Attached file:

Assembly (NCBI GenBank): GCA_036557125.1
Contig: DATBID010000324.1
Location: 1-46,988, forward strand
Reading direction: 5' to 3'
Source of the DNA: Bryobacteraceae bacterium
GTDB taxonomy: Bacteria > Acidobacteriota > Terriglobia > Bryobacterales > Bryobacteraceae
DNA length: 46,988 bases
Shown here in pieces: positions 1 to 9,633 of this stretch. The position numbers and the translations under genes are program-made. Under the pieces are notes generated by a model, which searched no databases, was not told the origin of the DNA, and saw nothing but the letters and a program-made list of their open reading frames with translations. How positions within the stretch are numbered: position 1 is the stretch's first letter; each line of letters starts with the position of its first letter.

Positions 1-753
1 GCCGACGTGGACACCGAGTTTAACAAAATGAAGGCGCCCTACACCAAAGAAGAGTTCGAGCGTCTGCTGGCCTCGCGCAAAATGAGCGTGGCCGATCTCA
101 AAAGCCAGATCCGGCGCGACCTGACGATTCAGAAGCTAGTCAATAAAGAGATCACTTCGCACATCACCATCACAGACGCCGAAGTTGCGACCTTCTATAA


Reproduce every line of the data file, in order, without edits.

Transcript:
Assembly (NCBI GenBank): GCA_036557125.1
Contig: DATBID010000324.1
Location: 1-46,988, forward strand
Reading direction: 5' to 3'
Source of the DNA: Bryobacteraceae bacterium
GTDB taxonomy: Bacteria > Acidobacteriota > Terriglobia > Bryobacterales > Bryobacteraceae
DNA length: 46,988 bases
Shown here in pieces: positions 1 to 9,633 of this stretch. The position numbers and the translations under genes are program-made. Under the pieces are notes generated by a model, which searched no databases, was not told the origin of the DNA, and saw nothing but the letters and a program-made list of their open reading frames with translations. How positions within the stretch are numbered: position 1 is the stretch's first letter; each line of letters starts with the position of its first letter.

Positions 1-753
1 GCCGACGTGGACACCGAGTTTAACAAAATGAAGGCGCCCTACACCAAAGAAGAGTTCGAGCGTCTGCTGGCCTCGCGCAAAATGAGCGTGGCCGATCTCA
101 AAAGCCAGATCCGGCGCGACCTGACGATTCAGAAGCTAGTCAATAAAGAGATCACTTCGCACATCACCATCACAGACGCCGAAGTTGCGACCTTCTATAA